The hottest buzz word in the industry right now is not short sales nor foreclosures. It’s all about loan modifications. Lots of unscrupulous businesses are springing up that offer consumers help with their loan modifications, and they are charging home owners $3,000 and more to do what home owners can do for themselves.

To find your lender’s loan modification requirements, click on the photo and you will find my article on, which details major mortgage lender guidelines for loan modifications.

Nobody wants to admit it, but the lenders are making loan modifications seem confusing and difficult. Perhaps it’s an effort to discourage applications? If you’re considering a loan modification, the first thing you should do is pick up the phone and call your lender to find out if you qualify.

If you do not qualify, and can no longer afford to make your monthly mortgage payments, then call a short-sale specialist and put your home on the market as a short sale. Many lenders are placing a 3- to 4-month moratorium on foreclosures, so this will give you extra time to get that home sold.

The criteria for a loan modification is tight. Many banks insist on the following qualifications:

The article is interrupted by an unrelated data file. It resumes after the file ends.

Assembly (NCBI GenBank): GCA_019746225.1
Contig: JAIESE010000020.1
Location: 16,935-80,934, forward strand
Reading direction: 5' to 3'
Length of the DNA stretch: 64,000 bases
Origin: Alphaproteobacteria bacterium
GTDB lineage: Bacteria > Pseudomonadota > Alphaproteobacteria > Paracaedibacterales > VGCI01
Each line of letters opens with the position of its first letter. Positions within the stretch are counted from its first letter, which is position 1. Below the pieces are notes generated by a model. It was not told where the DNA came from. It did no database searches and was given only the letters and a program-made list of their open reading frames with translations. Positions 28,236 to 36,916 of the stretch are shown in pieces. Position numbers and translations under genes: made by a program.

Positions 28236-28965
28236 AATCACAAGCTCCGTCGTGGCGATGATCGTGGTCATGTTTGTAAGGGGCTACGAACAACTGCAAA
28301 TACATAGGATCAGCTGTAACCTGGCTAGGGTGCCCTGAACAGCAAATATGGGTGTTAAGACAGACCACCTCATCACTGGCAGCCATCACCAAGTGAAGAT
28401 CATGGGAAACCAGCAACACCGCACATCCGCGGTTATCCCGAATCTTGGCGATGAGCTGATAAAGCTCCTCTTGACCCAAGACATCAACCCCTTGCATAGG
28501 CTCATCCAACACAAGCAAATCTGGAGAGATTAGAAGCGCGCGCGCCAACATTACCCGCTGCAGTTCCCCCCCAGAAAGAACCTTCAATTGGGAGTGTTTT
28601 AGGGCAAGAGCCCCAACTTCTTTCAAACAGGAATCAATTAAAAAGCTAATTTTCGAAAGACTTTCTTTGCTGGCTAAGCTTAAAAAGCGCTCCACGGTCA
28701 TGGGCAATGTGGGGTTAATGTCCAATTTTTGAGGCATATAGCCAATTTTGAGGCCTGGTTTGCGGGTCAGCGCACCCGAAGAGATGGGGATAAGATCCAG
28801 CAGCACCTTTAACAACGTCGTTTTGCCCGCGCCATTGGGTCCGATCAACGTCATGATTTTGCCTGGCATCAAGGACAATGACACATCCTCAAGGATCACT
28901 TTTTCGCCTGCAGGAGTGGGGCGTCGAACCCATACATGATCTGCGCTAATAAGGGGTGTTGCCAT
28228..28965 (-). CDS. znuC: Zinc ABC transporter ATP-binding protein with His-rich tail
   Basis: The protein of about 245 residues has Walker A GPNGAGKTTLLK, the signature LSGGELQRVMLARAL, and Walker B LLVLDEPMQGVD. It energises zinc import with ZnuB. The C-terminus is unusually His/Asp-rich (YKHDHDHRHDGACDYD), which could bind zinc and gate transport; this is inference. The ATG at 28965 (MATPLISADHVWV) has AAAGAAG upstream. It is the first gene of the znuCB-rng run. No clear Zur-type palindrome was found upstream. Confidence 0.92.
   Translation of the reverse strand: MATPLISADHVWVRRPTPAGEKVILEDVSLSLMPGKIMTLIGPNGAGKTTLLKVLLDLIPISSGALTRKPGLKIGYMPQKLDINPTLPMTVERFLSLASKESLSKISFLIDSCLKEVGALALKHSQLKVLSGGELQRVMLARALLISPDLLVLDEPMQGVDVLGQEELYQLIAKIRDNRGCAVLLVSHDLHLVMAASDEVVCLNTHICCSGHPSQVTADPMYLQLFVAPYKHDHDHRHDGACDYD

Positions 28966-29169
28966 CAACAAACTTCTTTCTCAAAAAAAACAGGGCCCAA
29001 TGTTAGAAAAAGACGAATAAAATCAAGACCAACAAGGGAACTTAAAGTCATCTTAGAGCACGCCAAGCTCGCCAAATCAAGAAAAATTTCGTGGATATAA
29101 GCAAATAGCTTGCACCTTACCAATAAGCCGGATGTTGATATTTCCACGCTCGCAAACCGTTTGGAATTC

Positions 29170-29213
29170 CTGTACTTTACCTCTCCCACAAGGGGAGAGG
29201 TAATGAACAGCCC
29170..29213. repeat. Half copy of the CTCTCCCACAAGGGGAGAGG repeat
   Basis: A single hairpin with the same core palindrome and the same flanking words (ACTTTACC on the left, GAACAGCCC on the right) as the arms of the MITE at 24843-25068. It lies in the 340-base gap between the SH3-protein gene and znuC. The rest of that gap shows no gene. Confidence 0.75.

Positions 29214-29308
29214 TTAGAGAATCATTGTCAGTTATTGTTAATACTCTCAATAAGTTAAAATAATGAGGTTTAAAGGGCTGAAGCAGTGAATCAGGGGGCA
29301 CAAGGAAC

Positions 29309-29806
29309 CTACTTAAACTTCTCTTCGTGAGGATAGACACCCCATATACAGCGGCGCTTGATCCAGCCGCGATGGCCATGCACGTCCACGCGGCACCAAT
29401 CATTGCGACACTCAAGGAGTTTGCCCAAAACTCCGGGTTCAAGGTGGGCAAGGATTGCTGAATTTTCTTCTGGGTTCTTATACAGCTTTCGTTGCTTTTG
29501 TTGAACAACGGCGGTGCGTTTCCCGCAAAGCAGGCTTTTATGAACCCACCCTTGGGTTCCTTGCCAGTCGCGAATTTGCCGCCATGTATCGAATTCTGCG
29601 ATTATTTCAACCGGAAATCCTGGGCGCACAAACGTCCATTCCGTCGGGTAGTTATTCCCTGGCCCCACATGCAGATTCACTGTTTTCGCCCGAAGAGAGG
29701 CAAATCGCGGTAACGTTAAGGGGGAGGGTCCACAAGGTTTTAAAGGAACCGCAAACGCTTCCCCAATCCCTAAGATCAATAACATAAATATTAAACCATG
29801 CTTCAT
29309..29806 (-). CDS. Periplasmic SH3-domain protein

• Existing loan origination date prior to Dec. 31, 2007 
  • Existing subprime loan (fixed or adjustable) or Option ARM
  • Loan-to-value ratio above 75%
  • Owner occupied as primary residence
  • Employed homeowner
  • Existing mortgage payments exceed 31% of gross monthly income.

However, if you qualify for a loan modification, you can assemble the paperwork the lender wants by putting together the following package:

  • 2 years of W2’s 
  • 2 years of tax returns
  • Financial Statement that lists assets and liabilities
  • Last 2 pay stubs
  • Hardship letter

Don’t pay a company to do this for you. Do it yourself.

If you are successful, a loan modification may give you:

  • A lower mortgage balance. 
  • An interest rate between 2% and 4%.
  • A loan term of 30 to 40 years.
  • A low monthly mortgage payment.
  • Elimination of negative amortization and / or a waiver of prepayment penalties and fees.

Remember, California short sale sellers, you have until December 31 to sell that home to avoid paying state taxes on debt forgiveness.

Happy Holidays, everybody, and Happy Debt Forgiveness.

Elizabeth Weintraub
Sacramento Real Estate Broker